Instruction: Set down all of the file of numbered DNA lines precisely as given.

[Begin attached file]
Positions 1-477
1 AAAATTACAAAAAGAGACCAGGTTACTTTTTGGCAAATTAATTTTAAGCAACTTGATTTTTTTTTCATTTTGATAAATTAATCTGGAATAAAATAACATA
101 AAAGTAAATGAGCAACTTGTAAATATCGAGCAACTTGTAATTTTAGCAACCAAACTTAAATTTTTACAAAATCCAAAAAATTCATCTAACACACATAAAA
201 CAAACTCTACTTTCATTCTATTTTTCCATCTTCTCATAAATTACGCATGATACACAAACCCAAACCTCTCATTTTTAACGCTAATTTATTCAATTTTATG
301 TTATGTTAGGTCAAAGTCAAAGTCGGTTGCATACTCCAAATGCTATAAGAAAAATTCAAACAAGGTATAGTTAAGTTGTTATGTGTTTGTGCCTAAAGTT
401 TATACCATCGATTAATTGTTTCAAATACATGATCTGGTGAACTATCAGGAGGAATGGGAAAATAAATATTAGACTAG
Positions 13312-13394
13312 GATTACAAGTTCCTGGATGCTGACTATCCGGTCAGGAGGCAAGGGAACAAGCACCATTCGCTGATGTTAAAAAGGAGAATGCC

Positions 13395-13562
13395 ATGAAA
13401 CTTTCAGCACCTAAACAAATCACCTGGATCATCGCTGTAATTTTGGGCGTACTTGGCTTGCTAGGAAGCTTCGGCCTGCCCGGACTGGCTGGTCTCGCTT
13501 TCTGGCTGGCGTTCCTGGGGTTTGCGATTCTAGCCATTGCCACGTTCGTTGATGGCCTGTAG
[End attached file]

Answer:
Positions 1-477
1 AAAATTACAAAAAGAGACCAGGTTACTTTTTGGCAAATTAATTTTAAGCAACTTGATTTTTTTTTCATTTTGATAAATTAATCTGGAATAAAATAACATA
101 AAAGTAAATGAGCAACTTGTAAATATCGAGCAACTTGTAATTTTAGCAACCAAACTTAAATTTTTACAAAATCCAAAAAATTCATCTAACACACATAAAA
201 CAAACTCTACTTTCATTCTATTTTTCCATCTTCTCATAAATTACGCATGATACACAAACCCAAACCTCTCATTTTTAACGCTAATTTATTCAATTTTATG
301 TTATGTTAGGTCAAAGTCAAAGTCGGTTGCATACTCCAAATGCTATAAGAAAAATTCAAACAAGGTATAGTTAAGTTGTTATGTGTTTGTGCCTAAAGTT
401 TATACCATCGATTAATTGTTTCAAATACATGATCTGGTGAACTATCAGGAGGAATGGGAAAATAAATATTAGACTAG
Positions 13312-13394
13312 GATTACAAGTTCCTGGATGCTGACTATCCGGTCAGGAGGCAAGGGAACAAGCACCATTCGCTGATGTTAAAAAGGAGAATGCC

Positions 13395-13562
13395 ATGAAA
13401 CTTTCAGCACCTAAACAAATCACCTGGATCATCGCTGTAATTTTGGGCGTACTTGGCTTGCTAGGAAGCTTCGGCCTGCCCGGACTGGCTGGTCTCGCTT
13501 TCTGGCTGGCGTTCCTGGGGTTTGCGATTCTAGCCATTGCCACGTTCGTTGATGGCCTGTAG